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IRS and U.S. Tax Court Announce Shutdown Contingency Plans: Operations are Limited, But Taxpayers Must Continue to File Returns, Pay Taxes and File Tax Court Petitions

The federal government may be shut down, but taxpayers must continue to file tax returns, pay taxes, and file certain other documents and petitions by the usual deadlines.

The Internal Revenue Service (IRS) and the U.S. Tax Court announced contingency plans on Oct. 1 for their operations during the government shutdown. IRS functions will be limited during the shutdown, though the underlying federal tax laws remain in effect, and taxpayers should continue to meet their tax filing and payment obligations. The Tax Court, meanwhile, canceled all trial sessions scheduled to begin after Oct. 1, 2013, suspended nearly all operations, and extended certain court-imposed deadlines; however, filing deadlines imposed by law — such as the deadline to file a petition — will not be extended during the shutdown.

According to a message on the IRS’ website, all tax deadlines remain in effect, and individuals and businesses should continue to file tax returns, pay taxes and make deposits with the IRS during the government shutdown. This includes individuals who requested an extension of time to file income tax returns, who should file their returns on or before October 15, 2013. The IRS will accept and process tax returns with payment and has urged taxpayers to file electronically, so that their returns can be processed automatically.  However, the IRS will be unable to issue refunds during the shutdown. Automated IRS notices will continue to be mailed, but the IRS will not prepare or mail any paper correspondence during the shutdown.

IRS walk-in taxpayer assistance centers and live telephone customer services will be unavailable during the shutdown; however, most automated toll-free telephone hotlines will remain in operation. Taxpayers, representatives and others who have appointments related to examinations, collections, administrative appeals, or Taxpayer Advocate cases should assume their meetings are canceled. (This is consistent with our experience since Tuesday of this week. Revenue Agents are not even authorized to return phone calls.) The meetings will be rescheduled at a later date.

Overall, less than 10 percent of IRS employees remain on the job during the shutdown, and taxpayers should expect delays in many IRS functions, not only during the shutdown, but also when the government ultimately reopens.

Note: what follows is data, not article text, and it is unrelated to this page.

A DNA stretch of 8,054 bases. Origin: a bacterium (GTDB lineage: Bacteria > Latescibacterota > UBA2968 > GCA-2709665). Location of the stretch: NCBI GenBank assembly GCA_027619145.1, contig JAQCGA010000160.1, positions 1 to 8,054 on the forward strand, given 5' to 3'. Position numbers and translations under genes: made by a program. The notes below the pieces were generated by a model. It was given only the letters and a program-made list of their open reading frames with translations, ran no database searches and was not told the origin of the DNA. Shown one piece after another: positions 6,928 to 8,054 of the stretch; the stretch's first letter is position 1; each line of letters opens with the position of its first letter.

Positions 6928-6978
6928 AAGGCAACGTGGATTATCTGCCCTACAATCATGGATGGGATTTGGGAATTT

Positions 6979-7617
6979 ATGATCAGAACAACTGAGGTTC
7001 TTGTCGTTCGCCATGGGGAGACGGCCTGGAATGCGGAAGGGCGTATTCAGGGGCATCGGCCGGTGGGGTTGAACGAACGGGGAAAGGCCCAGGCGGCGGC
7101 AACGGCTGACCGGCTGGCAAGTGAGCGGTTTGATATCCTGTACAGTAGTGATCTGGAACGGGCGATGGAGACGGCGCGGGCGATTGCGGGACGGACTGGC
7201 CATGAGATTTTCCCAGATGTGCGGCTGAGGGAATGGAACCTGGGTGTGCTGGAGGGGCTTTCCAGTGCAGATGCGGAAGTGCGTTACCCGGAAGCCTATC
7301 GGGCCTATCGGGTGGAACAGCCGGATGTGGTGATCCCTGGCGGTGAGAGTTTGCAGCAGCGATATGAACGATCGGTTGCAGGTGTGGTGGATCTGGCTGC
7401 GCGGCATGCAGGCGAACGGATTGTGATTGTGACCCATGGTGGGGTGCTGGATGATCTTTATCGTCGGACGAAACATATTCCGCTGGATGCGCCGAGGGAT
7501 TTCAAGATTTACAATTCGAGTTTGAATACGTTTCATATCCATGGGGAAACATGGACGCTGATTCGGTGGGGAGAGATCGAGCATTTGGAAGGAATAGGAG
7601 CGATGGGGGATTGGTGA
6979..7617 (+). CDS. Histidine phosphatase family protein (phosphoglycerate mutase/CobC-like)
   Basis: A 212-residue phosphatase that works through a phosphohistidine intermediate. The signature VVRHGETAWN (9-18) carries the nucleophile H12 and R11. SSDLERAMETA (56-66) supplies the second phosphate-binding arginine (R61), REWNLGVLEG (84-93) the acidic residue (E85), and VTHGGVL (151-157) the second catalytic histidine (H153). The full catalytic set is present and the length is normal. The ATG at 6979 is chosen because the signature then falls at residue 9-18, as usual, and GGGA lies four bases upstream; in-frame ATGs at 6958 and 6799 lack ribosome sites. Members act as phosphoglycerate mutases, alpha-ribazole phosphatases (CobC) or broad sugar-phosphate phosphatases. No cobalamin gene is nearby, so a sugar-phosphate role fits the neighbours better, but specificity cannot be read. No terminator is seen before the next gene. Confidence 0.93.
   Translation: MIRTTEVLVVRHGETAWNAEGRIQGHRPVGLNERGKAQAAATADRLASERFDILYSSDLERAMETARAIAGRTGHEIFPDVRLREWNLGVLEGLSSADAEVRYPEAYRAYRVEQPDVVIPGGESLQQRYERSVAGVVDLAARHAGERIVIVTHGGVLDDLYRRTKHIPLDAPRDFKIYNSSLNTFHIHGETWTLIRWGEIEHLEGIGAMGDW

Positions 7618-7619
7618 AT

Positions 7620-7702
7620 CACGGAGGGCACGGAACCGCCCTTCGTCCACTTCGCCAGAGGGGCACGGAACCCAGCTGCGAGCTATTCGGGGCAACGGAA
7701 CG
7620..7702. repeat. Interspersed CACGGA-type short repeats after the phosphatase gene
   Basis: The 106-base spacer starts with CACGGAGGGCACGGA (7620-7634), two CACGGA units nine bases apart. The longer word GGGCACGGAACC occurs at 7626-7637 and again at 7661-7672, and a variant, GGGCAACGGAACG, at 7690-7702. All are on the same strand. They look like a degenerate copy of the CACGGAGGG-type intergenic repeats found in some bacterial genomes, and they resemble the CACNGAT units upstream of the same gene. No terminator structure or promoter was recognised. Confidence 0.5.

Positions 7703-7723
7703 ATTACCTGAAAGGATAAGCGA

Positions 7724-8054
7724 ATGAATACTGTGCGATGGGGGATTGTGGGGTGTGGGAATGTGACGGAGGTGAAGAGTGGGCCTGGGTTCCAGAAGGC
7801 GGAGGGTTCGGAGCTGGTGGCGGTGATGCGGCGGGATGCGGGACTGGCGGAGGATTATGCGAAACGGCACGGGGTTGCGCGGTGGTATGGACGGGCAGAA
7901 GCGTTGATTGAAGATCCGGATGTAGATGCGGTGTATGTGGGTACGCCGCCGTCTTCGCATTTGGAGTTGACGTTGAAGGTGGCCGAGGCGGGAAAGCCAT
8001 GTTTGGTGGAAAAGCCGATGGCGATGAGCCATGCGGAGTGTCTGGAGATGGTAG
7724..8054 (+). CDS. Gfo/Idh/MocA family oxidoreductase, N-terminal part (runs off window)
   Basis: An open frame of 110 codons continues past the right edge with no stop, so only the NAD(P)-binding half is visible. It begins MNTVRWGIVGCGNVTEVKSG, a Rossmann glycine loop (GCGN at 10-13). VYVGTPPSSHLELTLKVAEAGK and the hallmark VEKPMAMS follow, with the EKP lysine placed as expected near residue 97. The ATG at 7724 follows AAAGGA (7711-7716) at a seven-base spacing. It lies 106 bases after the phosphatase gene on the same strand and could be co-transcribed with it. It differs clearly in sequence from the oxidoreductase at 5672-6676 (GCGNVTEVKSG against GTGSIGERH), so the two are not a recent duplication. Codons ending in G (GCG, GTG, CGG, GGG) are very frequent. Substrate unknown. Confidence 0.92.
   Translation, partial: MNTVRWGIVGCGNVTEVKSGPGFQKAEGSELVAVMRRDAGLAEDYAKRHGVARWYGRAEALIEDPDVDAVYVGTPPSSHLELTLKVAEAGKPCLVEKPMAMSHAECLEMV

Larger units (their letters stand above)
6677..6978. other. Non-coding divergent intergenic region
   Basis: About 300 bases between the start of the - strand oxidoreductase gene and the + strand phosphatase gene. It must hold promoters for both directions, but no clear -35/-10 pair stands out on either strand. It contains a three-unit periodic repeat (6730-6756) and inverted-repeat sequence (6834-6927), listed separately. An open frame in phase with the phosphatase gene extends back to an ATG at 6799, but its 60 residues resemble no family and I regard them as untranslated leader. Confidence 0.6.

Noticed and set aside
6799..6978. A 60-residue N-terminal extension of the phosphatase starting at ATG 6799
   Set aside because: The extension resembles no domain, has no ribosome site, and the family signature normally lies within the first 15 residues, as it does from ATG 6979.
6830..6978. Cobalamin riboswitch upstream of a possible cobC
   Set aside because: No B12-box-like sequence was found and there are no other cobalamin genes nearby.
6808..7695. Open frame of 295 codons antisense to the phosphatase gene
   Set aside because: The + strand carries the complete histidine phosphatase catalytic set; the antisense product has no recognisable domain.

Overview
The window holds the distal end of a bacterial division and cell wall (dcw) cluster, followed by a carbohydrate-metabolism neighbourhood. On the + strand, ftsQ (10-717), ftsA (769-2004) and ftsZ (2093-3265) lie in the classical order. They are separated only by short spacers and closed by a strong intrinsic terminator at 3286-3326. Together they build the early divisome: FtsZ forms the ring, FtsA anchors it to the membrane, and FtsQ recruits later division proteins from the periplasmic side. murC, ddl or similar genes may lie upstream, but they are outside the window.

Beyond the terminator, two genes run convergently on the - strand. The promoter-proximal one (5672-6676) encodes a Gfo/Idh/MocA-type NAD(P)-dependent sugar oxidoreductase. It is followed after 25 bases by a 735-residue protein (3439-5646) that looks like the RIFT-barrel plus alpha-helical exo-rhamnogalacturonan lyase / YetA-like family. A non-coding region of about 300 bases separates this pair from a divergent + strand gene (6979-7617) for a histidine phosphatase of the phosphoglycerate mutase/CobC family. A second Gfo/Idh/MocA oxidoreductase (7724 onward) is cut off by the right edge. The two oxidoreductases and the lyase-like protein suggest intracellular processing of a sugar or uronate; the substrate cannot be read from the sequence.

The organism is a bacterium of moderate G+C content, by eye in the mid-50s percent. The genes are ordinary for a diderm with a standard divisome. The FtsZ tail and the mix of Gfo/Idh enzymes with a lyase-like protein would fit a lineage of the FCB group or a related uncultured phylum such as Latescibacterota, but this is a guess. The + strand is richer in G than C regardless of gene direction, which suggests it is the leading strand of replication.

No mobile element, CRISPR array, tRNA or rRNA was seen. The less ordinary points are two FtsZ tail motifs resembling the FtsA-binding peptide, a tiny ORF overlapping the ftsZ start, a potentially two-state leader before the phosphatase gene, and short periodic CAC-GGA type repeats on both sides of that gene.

In addition to canceling all trial sessions scheduled to begin after Oct. 1, 2013, the U.S. Tax Court announced on its website that no documents will be received by the Tax Court, the Tax Court will not receive submissions of documents for eFiling, and the Tax Court will not serve any documents during the shutdown or until further notice. 

Due dates set by court rule or order for filing a document or completing discovery generally will be extended by the number of days that court operations are suspended, up to a maximum extension of five days from the date the court resumes operations (or the next succeeding day, in the event the extended due date falls on a Saturday, Sunday or legal holiday). However, the Tax Court lacks the authority to extend certain statutorily imposed filing deadlines. As a result, the deadline to file a petition with the Tax Court to redetermine a deficiency (typically 90 days from the mailing of a notice of deficiency to the taxpayer) and the deadline to review a determination involving a proposed lien or levy (typically 30 days after the mailing of the notice of determination) will not be extended.

Hand-delivery to the Tax Court is not available during the shutdown. The timeliness of a taxpayer’s mailing of a petition will be determined by the United States Postal Service’s postmark or the delivery certificate of an approved private express delivery company.  Thus, during the government shutdown, it is more important than ever that taxpayers carefully preserve the records necessary to confirm the timely mailing of a petition.

© 2020 Schiff Hardin LLPNational Law Review, Volume III, Number 277


About this Author

Virtually no business or investment activity is free from federal and state tax considerations and pitfalls. Schiff Hardin's tax attorneys advise clients on the tax aspects of the formation, financing, operation and termination of their business activities, and in the structuring of their investments.